[Note: The following Islamophobic/Christophilic piece was written by the early 20th century missionary Samuel Zwemer and his wife Amy for Christian children. The overt Orientalism seen here through a virtually complete opposing of Arab Muslims to “civilized” American Christians is chilling; unfortunately it still resonates and not only with conservative Evangelicals intent on converting Muslims to their own brand of Christendom. I offer the following selection (the whole cloth is preserved at Project Gutenberg) as a reminder that the so-called “clash of civilizations” has deep roots. So on this Christmas Eve, as you count your blessings, consider also the many curses you can find in the following excerpt as a Muslim reader. A century or so after this book was written, a different kind of mission embroils Baghdad. On this Christmas Eve, for President Bush, mission not accomplished; for Samuel Zwemer, prayer not answered. For Iraqi Muslims the world has indeed been turned downside up. ]

The story of mission work in Arabia is not very long, but it is full of interest. From the day when Mohammed proclaimed himself an apostle in Mecca until about sixteen years ago when Ion Keith Falconer came to Aden as a missionary, all of Topsy-turvy Land lay in darkness as regards the gospel. For thirteen hundred years Mohammed had it all his own way in Arabia. Now his dominion over the hearts of men, is in dispute, and there is no doubt that the final, full victory will rest with Jesus the Son of God, the Saviour of the world.

Would you like to hear something, before we close this book about the missions that are now working in this country? There are three missions. The missionaries of the Church of England began work in Bagdad about the year 1882. Bagdad is not at all a small town. It has a population of one hundred and eighty thousand people, and it was once a very important city. You can read all about its ancient beauty and wealth and commerce in the Arabian Nights. Some of the palaces that Haroun er Rashid visited are still standing. In the city there are at present sixty-four mosques, six churches and twenty-two synagogues. One-third of the population are Jews, and there are over five thousand Christians. Most of the latter belong to the Roman Catholic faith, or to other twilight churches. The Roman Catholic cathedral, which you see in the picture, is the only church in all Northern Arabia that has a bell. Moslems do not like to hear church-bells, and they were forbidden by some rulers of the Moslem world long ago. The Protestant Christians meet for worship in a dwelling-house. The Bagdad mission has a large dispensary for the sick where thousands of Moslems and Jews and Christians come every year for treatment. Books are sold to the people, and there is a school for boys and girls which is also helping to turn down old prejudices and turn up the right side of child-life. The Moslem children are beginning to believe that the world is round and that Constantinople is not the capital of all Europe.

The British and Foreign Bible Society is also helping to turn this part of the world downside up. The gospel which has been buried under many superstitions and traditions so long, is again showing its power. Colporteurs are men who carry the Bible about, offer it to the people and read and explain it to those whose hearts are open. They have a hard task, but if it were not for them the “Little Missionaries” would not get along at all.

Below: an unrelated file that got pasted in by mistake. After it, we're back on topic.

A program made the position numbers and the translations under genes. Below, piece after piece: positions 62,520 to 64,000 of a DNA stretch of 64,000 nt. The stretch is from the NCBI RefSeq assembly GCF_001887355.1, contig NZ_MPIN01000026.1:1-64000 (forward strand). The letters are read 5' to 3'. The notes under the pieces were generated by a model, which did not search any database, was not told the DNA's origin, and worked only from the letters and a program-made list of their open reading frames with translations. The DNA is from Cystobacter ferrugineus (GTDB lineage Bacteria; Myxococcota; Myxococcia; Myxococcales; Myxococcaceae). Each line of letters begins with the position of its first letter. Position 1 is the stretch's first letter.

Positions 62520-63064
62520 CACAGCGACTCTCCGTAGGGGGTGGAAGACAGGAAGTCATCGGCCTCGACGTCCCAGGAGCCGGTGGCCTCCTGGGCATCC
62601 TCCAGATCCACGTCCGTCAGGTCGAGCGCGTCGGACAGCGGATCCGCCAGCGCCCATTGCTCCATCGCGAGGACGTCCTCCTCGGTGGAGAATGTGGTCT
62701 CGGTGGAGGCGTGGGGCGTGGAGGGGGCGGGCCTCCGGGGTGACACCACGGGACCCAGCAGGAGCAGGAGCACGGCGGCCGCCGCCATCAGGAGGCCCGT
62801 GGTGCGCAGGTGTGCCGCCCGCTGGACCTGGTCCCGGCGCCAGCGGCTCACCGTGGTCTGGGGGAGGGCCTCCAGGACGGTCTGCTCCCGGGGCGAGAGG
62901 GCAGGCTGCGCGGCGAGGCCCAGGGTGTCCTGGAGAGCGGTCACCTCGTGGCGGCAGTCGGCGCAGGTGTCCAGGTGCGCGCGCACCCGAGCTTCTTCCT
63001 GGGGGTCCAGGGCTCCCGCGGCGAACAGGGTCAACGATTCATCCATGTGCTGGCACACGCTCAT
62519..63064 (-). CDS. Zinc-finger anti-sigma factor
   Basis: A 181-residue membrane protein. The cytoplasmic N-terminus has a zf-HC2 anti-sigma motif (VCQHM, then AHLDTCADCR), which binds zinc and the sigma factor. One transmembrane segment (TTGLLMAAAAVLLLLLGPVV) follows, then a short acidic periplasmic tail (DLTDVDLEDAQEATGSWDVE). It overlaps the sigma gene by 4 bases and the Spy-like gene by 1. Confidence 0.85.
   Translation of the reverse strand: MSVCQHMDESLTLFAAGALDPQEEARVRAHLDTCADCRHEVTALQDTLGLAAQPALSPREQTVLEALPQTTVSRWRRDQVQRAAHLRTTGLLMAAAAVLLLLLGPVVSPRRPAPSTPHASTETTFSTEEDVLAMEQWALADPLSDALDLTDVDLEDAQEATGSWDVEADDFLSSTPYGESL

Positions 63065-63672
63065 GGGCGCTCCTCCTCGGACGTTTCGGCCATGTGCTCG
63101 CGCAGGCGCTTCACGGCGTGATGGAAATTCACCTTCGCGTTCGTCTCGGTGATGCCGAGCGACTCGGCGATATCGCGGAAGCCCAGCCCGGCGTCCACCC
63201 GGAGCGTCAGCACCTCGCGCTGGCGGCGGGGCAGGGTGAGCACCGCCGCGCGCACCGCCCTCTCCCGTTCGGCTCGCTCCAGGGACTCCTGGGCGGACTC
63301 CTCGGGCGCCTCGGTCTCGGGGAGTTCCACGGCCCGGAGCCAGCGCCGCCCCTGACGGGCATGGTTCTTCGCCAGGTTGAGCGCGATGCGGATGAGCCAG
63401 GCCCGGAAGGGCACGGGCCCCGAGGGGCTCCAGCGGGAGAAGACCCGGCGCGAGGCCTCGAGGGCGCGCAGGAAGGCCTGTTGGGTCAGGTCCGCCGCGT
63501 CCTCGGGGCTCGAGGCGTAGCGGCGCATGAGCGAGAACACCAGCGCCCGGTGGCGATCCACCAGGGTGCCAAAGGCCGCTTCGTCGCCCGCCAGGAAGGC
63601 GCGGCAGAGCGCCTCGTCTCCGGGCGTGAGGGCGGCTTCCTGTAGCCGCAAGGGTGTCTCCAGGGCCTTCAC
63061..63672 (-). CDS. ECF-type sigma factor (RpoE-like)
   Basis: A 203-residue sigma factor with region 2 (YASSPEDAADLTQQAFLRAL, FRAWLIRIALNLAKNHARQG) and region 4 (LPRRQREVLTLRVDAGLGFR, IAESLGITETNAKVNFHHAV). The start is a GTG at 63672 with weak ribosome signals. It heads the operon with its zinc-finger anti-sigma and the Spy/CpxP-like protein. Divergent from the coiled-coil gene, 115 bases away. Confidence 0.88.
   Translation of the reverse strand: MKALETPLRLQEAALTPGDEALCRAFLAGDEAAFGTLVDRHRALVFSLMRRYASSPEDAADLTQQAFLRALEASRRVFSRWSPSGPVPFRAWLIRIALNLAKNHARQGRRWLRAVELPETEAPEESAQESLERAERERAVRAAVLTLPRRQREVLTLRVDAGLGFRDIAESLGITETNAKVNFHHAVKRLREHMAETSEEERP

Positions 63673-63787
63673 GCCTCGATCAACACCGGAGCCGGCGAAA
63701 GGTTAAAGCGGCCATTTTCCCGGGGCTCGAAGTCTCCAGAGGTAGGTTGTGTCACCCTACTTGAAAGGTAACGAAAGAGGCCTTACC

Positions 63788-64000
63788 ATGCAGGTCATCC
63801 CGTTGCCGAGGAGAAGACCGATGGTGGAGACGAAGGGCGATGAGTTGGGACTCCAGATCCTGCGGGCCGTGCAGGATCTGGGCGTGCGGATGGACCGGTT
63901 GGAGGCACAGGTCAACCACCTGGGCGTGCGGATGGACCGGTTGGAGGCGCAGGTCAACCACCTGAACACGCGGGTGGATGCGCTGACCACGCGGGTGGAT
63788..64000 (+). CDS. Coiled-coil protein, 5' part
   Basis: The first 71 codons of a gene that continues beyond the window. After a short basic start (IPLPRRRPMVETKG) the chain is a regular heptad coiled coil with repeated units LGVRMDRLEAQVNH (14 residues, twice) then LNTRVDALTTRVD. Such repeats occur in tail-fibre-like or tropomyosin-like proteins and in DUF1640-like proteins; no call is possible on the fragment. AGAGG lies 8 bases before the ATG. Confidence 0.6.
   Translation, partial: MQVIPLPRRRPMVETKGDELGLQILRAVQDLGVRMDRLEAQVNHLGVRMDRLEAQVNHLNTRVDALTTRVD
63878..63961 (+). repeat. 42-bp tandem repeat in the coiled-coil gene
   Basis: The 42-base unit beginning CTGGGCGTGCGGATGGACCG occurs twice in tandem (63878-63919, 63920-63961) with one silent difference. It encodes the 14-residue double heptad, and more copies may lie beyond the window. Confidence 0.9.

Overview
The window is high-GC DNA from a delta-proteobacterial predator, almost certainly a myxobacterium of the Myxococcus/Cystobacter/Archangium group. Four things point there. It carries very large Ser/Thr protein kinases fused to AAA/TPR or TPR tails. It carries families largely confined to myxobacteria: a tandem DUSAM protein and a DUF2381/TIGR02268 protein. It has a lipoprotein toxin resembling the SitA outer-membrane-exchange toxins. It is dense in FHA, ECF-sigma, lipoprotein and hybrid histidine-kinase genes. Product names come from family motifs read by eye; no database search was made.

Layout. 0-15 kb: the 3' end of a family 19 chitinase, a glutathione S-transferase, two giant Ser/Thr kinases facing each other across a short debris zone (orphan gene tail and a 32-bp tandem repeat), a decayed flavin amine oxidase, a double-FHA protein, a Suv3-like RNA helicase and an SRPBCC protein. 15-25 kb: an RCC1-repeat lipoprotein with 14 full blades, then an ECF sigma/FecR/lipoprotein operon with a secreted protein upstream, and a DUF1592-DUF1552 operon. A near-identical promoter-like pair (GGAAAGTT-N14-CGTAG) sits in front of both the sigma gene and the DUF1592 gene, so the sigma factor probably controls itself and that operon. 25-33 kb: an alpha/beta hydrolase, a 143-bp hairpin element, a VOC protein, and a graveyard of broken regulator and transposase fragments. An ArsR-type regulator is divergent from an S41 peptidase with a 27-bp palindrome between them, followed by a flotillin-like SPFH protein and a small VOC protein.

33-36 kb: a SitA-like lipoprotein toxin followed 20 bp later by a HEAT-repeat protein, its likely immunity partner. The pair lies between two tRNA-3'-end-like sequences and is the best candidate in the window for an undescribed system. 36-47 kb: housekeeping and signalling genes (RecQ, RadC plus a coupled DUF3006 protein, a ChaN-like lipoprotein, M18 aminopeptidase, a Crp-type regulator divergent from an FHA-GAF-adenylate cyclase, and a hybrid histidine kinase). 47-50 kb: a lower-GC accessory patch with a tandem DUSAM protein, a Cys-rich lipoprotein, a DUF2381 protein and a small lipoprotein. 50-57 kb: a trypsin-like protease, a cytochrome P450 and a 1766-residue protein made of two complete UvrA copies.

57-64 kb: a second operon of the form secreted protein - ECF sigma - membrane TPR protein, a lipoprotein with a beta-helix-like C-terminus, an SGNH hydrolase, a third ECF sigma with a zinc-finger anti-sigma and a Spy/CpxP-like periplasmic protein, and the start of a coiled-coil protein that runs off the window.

On the way from Bagdad to Busrah, we pass Amara, an enterprising village where the people once burned books and threw stones at the missionary, but where now the little Bible-shop of the American Mission shines unhindered,

“Like a little candle, burning in the night.”

At Busrah, Rev. James Cantine began mission work in 1891, and ever since that time he and others have been ploughing and sowing seed and waiting for the showers that come before the harvest. It was at Busrah that Kamil Abd el Messiah, the Moslem convert from Syria, died a witness for Christ. Have you read the wonderful story of his life? It is full of pathos and shows how in the heart and life of at least one Moslem the Holy Spirit made topsy-turvy things straight. There are others like Kamil in Arabia, but many of them are still following the Master afar off, because they fear the persecutions of men. At Busrah, there is also a dispensary, and here too the gospel is sold and preached and lived before the people.

Bahrein, you know, is a group of islands, and it is about six years ago that the people first saw a missionary. Nearly three-fourths of the population are pearl-merchants or pearl-fishers. Will you not pray that they may learn to value the Pearl of Great Price?

A visit any morning in the week to the dispensary at Bahrein, would soon convince you that here too the Arab world is slowly but surely turning downside up. Women learn to their delight that they have equal right to sympathy with men, and they need not wait until the men are helped first. The Arabs are very ignorant of medicine and their remedies are either foolish or cruel. To “let out the pain” in rheumatism, they burn the body with a hot iron. All their ideas are upside down, and very few know on which side of their body the liver is located. Now when our mission doctors perform miracles of surgery on the maimed, and miracles of mercy on the suffering, the result is to prepare their hearts for Christ’s message. To the fanatic Moslem a Christian is “an ignorant unbeliever.” But we may put a parody on Pope’s lines and say, in their case:

“A Christian is a monster of such frightful mien
That to be hated needs but to be seen.
But seen too oft familiar with his face
They first endure, then pity, then embrace.”

Excerpt from Samuel M. Zwemer and Amy E. Zwemer, Topsy-Turvy Land: Arabia Pictured for Children (N.Y.: Fleming H. Revell, 1902)